GRACE Is the First Satellite to Monitor Groundwater Levels (calculated from hydrological model) and landslide potential (from real-time landslide algorithm) indicated along south side of mountains

Mississippi River basin

Rodell et al.,

Hydrogeology, 2006

New estimates match groundwater well measurements in the U.S., and can be applied globally

Illinois

Yeh et al., WRR, 2006


GRACE Data Enables More Accurate Water Budget Predictions (calculated from hydrological model) and landslide potential (from real-time landslide algorithm) indicated along south side of mountains

GRACE water storage, mm

January – December 2005 Loop

Model assimilated water storage, mm

January – December 2005 Loop

Zaitchik, Rodell, and Reichle, in preparation

Matt Rodell

NASA GSFC


  • Water, Energy & Carbon Cycles (calculated from hydrological model) and landslide potential (from real-time landslide algorithm) indicated along south side of mountains

  • Water and Food

  • Water Quality and Human Health

  • Water and the Environment

Hydros/Soil Moisture Active/Passive (SMAP) Mission Planning

  • Decadal Survey recommended that:

  • a dedicatedsoil moisture mission recently selected as one of two new Earth science mission

  • NASA fly an active / passive microwave soil moisture & F/T mission in the 2013 timeframe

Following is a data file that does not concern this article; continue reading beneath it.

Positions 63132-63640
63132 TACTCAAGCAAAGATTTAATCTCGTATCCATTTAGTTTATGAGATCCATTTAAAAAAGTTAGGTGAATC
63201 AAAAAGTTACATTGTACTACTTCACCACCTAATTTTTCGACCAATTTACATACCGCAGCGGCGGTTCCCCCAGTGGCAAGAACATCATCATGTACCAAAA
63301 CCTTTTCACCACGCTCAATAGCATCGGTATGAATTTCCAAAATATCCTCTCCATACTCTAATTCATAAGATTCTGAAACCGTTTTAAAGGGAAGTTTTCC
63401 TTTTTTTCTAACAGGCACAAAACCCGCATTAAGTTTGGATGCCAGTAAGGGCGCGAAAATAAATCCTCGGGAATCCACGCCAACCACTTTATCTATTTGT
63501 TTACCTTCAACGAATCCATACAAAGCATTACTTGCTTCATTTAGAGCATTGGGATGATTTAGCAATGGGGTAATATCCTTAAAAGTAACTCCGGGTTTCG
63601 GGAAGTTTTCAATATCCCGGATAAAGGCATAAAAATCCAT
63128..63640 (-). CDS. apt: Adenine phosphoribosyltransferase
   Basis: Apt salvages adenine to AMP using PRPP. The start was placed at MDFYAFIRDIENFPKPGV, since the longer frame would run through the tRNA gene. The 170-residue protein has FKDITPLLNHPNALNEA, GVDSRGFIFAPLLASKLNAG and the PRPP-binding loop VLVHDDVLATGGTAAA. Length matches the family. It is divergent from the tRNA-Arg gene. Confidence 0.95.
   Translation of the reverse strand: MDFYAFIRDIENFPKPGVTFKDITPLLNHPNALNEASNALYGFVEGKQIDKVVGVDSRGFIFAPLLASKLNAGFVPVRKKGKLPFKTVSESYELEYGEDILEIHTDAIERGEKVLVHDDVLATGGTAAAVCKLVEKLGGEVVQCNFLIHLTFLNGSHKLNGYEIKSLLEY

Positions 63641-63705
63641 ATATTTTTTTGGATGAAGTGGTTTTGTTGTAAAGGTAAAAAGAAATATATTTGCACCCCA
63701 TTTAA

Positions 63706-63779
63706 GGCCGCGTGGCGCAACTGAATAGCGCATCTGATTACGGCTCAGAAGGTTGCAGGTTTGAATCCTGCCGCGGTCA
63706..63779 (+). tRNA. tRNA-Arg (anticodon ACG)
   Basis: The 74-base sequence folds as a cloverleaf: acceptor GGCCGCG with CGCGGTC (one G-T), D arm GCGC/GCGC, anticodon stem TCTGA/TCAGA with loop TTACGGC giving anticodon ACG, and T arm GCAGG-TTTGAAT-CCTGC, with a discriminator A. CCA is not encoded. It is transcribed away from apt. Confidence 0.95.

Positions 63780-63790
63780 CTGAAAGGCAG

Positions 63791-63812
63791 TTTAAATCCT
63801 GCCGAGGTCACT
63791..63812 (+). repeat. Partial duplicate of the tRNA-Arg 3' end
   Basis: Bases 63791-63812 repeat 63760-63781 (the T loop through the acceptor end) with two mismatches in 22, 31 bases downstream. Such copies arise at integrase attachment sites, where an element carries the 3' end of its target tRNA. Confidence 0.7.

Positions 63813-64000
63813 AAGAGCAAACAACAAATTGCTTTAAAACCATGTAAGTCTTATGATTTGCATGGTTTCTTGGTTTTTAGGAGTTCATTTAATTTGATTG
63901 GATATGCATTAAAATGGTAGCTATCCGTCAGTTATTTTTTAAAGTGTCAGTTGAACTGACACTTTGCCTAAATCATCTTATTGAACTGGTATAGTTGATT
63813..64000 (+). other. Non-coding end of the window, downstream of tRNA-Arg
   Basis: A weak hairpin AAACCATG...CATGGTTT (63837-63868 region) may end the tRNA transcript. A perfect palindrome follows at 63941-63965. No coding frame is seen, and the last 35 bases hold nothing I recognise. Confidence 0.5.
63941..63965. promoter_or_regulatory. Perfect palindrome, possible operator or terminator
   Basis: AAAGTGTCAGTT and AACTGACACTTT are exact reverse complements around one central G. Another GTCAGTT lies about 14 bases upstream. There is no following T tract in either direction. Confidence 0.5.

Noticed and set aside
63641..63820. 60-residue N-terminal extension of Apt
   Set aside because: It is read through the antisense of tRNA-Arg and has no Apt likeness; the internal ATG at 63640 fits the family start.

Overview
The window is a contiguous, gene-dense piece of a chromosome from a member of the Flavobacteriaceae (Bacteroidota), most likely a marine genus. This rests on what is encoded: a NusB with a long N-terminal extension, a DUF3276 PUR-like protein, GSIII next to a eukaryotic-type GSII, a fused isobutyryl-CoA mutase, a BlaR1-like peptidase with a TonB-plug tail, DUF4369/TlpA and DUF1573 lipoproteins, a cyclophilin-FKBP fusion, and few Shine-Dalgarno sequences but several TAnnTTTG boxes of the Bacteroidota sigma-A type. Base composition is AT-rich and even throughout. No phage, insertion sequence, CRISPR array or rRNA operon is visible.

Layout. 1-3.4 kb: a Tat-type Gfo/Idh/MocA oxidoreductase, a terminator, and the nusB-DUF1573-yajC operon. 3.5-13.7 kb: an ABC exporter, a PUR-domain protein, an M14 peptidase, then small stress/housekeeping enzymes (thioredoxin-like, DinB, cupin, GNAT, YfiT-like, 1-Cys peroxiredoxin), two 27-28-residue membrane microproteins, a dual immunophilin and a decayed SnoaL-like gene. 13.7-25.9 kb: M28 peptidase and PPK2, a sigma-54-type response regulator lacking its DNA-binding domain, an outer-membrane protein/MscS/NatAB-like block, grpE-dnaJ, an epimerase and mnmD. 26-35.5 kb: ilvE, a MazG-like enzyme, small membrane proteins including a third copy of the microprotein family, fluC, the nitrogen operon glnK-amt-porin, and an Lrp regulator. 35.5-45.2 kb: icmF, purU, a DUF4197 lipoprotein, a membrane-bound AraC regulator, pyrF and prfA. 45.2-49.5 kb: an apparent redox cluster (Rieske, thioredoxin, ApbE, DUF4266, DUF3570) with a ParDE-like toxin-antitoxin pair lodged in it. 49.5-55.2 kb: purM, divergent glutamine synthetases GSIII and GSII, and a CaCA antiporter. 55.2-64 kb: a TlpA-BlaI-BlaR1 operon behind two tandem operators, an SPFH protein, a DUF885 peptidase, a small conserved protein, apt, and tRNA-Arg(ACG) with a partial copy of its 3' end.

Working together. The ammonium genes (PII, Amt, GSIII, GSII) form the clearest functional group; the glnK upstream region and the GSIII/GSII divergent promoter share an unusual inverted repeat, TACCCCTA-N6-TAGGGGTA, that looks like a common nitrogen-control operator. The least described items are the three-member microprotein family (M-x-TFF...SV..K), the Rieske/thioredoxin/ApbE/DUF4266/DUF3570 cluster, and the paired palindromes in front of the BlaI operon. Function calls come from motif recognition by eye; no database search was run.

• SMAP consists of an L-Band radar & radiometer in a low Earth, sun-synchronous orbit

Societal Benefits:

  • Weather & Climate Prediction

  • Severe Storm Forecasts


Value of Soil Moisture Data to Weather and Climate (calculated from hydrological model) and landslide potential (from real-time landslide algorithm) indicated along south side of mountains

New space-based soil moisture observations and data assimilation modeling can improve forecasts of local storms and seasonal climate anomalies

NWP Rainfall Prediction

Seasonal Climate Predictability

Predictability of seasonal climate is dependent on boundary conditions such as sea surface temperature (SST) and soil moisture – soil moisture is particularly important over continental interiors.

Summer Rainfall differences: 1993 (flood) minus 1988 (drought)

Buffalo Creek

Basin

Observed Rainfall

0000Z to 0400Z 13/7/96

(Chen et al., 2001)

Without Realistic Soil Moisture

Observations

24-Hours Ahead High-Resolution Atmospheric Model Forecasts

Prediction driven by SST and soil moisture

Prediction driven just by SST

With Realistic Soil Moisture

High resolution soil moisture data will improve numerical weather prediction (NWP) over continents by accurately initializing land surface states